Stock markets pushed higher on Tuesday after new indicators suggested the economy of the 17-country eurozone is past the worst of its recession and the U.S. recovery remains on track.
A survey of the manufacturing and services sector across the European currency union showed activity rose to a 10-month high in January. Though it showed the economy as a whole was still likely contracting, the improvement suggests a recovery may be slowly taking hold.
After a weak end to 2012, the survey has added to evidence that conditions improved at the start of this year,'' said Jennifer McKeown, senior European economist at Capital Economics.
By midafternoon in Europe, Germany's DAX stock index was up 0.4 percent at 7,665 while France's CAC 40 was 1 percent higher at 3,697. Britain's FTSE 100 was up 0.1 percent at 6,285.
Spanish and Italian indexes, which led world markets lower on Monday due to concerns over the political situation in both countries, rallied. Madrid's IBEX was 2 percent higher while the FTSE MIB in Milan was up 1.4 percent.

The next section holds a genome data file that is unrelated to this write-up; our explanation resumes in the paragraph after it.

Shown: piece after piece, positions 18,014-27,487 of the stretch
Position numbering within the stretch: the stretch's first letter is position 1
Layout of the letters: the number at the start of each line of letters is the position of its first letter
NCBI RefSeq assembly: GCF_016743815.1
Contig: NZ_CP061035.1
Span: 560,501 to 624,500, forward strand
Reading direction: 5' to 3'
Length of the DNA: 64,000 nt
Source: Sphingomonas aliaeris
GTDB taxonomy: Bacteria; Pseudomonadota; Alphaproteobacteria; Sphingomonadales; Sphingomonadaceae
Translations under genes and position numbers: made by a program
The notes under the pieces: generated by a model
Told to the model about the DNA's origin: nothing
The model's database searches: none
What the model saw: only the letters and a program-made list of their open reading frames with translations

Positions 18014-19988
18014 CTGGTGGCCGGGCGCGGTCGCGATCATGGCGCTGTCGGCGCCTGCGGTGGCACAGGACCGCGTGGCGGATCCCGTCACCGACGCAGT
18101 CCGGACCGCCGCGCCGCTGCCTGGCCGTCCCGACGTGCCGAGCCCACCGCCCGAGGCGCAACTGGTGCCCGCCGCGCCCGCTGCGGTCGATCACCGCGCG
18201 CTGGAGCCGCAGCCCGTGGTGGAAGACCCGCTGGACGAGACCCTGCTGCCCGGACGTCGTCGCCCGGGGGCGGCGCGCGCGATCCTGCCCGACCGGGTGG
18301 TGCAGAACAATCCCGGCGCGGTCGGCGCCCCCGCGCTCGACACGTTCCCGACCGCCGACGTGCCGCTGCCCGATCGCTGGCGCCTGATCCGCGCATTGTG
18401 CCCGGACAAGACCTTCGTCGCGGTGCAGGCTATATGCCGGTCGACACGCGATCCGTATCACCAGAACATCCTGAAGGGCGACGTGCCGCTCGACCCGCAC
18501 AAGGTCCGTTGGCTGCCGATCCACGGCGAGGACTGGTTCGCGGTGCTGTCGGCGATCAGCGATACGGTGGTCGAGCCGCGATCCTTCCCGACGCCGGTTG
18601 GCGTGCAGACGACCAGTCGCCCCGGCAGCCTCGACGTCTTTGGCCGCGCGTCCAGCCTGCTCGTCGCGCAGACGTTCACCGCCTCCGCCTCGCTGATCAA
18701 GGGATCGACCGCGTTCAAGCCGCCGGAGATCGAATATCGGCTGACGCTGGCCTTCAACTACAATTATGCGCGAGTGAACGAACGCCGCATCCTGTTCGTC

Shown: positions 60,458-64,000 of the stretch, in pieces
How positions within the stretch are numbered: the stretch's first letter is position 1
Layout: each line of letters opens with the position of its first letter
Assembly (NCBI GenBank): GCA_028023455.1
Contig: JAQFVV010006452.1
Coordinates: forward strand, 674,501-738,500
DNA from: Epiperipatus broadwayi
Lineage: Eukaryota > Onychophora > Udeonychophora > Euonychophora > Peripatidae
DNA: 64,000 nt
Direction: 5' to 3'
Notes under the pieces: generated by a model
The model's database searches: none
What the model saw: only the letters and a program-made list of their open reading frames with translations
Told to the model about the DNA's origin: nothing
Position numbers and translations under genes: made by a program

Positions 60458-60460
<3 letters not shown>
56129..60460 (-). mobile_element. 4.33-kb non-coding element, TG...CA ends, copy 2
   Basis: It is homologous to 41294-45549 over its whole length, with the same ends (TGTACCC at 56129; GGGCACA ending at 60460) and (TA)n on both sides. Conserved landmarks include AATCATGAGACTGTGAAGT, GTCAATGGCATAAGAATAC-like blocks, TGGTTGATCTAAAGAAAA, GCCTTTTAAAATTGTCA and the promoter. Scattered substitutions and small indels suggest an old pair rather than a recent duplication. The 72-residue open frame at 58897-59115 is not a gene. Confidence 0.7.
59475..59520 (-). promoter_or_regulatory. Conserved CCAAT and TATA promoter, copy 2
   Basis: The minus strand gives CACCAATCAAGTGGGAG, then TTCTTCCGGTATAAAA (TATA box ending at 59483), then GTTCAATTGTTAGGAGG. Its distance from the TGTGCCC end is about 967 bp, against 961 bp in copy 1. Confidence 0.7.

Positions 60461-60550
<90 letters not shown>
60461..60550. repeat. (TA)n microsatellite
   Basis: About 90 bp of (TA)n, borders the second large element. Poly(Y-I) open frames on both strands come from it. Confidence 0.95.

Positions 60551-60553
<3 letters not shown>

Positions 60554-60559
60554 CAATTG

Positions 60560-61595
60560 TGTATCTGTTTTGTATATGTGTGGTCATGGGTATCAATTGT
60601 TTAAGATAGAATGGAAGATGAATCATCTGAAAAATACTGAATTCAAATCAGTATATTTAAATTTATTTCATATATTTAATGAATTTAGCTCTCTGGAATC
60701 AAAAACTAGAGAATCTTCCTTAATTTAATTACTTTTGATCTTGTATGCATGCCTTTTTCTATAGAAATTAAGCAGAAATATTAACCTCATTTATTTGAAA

Wall Street rose on the open, with both the Dow and the broader S&P 500 up 0.8 percent, at 13,996 and 1,508, after upbeat economic figures.
The Institute for Supply Management said its index of activity in the services sector declined slightly to 55.2 points in January from 55.7 in December. Despite the drop, which was in line with expectations, the survey showed hiring was increasing, a positive sign for the world's largest economy.
Separate figures showed U.S. home prices jumped by the most in 6 years in December, thanks to a low supply of available homes and rising demand.
Despite the broad market rise, shares in computer maker Dell were down 2.6 percent after the company said it would pay shareholders $13.65 per share to bring the company off the stock market.
Earlier in Asia, markets mostly dropped as they responded to the losses suffered in Europe and the U.S. on Monday.
The regional heavyweight, Japan's Nikkei 225, dropped 1.9 percent to 11,046.92 while Hong Kong's Hang Seng plunged 2.3 percent to 23,148.53.
Australia's S&P/ASX 200 lost 0.5 percent to 4,882.70. The only gainer among major Asian markets was China's Shanghai Composite Index, which added 0.2 percent to 2,433.13.
China's economy is limping out of its deepest slump since the 2008 global crisis but optimism has been tempered by warnings the recovery could be threatened if trade or investment weakens.
A business group, the China Federation of